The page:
Electricity is a fundamental form of energy occurring naturally (as in lightning) or produced artificially, and results from the motion of electrically charged particles of matter. These charges are either positive, or negative. Positively charged particles, such as protons, repel one another and the negatively charged particles, such as electrons, also repel one another. Negative and positive particles, however, attract each other. This behaviour may be summarized as follows: Like charges repel, and unlike charges attract.
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Electricity is a property of matter that results from the presence or movement of electric charge. Together with magnetism, it constitutes the fundamental interaction known as electromagnetism. Electricity is responsible for many well-known physical phenomena such as lightning, electric fields and electric currents, and is put to use in industrial applications such as electronics and electric power.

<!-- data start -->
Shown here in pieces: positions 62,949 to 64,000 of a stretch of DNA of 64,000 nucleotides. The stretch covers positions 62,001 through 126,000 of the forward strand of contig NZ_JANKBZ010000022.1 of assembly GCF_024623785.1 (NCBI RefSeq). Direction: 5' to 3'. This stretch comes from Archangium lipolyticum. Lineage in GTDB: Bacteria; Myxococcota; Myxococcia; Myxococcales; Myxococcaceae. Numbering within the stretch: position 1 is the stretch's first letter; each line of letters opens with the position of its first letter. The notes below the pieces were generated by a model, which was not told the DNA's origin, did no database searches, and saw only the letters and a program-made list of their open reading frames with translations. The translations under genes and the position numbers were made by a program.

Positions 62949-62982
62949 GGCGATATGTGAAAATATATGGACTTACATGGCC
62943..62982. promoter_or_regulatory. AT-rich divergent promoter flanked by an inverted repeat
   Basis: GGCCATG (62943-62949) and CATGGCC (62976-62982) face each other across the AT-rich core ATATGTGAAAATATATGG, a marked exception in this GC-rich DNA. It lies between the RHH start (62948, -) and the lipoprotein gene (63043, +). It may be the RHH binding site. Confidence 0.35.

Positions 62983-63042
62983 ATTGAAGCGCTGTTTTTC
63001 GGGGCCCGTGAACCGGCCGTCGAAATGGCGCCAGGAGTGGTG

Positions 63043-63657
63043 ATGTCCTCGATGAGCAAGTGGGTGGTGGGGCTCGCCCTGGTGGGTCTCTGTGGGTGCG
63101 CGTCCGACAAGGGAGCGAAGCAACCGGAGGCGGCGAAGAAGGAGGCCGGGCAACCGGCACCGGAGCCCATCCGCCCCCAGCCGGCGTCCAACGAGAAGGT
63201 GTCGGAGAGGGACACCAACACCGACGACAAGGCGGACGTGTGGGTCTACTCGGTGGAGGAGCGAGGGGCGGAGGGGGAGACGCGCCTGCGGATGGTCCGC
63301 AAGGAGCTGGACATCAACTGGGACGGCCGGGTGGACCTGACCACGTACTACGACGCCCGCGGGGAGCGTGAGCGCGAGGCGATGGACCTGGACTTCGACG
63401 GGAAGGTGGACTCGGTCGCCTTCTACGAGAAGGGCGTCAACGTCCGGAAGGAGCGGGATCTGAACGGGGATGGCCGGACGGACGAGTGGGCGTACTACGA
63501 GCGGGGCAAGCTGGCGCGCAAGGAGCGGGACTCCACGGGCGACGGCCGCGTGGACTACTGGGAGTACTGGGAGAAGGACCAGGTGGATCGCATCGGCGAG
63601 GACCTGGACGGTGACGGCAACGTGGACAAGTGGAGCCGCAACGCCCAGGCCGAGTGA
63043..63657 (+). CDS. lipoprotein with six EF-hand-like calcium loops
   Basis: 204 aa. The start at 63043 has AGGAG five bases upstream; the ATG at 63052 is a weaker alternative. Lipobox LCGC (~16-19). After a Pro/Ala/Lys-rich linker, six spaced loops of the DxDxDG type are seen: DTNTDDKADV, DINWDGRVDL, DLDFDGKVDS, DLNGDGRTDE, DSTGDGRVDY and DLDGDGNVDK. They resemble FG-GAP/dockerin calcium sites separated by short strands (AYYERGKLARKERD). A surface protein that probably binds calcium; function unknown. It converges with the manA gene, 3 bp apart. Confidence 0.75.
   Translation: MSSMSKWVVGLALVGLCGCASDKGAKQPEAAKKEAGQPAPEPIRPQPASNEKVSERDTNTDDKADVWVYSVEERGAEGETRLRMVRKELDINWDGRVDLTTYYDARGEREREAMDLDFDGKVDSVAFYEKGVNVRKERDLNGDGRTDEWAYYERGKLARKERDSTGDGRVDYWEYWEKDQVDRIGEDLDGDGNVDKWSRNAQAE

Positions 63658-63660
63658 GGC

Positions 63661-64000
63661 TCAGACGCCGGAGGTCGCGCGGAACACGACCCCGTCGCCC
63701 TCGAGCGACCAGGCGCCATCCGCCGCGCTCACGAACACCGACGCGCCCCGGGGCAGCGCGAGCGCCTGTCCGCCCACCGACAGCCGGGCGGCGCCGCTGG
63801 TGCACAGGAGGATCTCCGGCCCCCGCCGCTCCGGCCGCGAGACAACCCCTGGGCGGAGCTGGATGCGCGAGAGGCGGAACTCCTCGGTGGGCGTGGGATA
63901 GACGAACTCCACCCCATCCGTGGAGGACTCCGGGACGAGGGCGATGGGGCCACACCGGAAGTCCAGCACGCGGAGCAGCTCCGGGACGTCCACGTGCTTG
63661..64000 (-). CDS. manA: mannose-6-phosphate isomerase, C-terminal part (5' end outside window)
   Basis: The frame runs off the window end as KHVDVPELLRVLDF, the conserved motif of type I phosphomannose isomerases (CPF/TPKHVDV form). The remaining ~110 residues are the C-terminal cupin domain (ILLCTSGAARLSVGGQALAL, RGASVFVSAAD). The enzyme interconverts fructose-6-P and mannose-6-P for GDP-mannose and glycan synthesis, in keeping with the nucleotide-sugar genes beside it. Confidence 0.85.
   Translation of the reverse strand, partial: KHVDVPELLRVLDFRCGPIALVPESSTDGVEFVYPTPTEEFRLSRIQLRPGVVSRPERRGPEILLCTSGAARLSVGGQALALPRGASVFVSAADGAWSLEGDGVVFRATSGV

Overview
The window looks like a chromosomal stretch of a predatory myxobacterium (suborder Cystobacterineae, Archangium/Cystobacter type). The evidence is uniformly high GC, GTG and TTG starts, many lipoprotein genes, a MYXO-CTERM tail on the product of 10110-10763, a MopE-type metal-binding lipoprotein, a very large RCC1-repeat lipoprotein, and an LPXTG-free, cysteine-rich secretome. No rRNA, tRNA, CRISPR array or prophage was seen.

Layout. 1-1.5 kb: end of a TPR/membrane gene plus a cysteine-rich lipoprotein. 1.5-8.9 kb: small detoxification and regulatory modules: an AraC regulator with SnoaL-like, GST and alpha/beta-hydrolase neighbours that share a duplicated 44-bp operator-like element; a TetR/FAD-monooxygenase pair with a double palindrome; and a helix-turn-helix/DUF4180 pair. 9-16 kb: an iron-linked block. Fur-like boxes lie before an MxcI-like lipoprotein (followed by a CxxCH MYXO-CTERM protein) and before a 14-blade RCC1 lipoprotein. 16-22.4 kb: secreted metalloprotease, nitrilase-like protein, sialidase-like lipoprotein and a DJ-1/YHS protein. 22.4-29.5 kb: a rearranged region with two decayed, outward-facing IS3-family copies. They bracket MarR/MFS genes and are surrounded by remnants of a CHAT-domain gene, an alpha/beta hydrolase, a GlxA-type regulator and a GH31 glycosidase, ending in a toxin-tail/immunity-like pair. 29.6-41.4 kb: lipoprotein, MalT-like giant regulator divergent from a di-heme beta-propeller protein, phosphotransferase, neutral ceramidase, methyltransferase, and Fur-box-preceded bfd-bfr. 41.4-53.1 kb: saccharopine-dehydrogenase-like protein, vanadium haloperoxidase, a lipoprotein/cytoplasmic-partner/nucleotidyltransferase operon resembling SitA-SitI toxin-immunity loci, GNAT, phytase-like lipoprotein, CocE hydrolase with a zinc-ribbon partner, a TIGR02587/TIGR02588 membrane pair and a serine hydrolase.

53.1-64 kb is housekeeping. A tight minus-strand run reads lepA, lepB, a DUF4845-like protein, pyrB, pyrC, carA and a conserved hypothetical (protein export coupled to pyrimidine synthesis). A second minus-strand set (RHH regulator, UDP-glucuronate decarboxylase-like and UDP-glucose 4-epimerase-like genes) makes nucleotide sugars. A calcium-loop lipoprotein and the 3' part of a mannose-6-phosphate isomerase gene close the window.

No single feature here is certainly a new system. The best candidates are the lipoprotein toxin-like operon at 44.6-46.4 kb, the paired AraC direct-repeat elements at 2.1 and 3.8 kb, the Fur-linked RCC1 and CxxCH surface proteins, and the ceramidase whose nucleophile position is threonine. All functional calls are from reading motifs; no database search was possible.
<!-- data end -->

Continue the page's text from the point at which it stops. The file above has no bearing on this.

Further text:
Electric charge is a fundamental conserved property of some subatomic particles, which determines their electromagnetic interactions. Electrically charged matter is influenced by, and produces, electromagnetic fields. The interaction between charge and field is the source of the electromagnetic force, which is one of the four fundamental forces.
Electric charge which builds up on an insulator and is thus unable to flow is termed static electricity. Like-charged objects repel and opposite-charged objects attract one another. Static electricity is a class of phenomena involving the imbalanced charge present on an object, typically referring to charge with voltages of sufficient magnitude to produce visible attraction, repulsion, and sparks. Static electricity can be seen at work when hair is combed on a cold, dry day. As the comb is pulled through the hair, strands of hair stand out stiffly. Some kind of force seems to pull the hair upward toward the comb.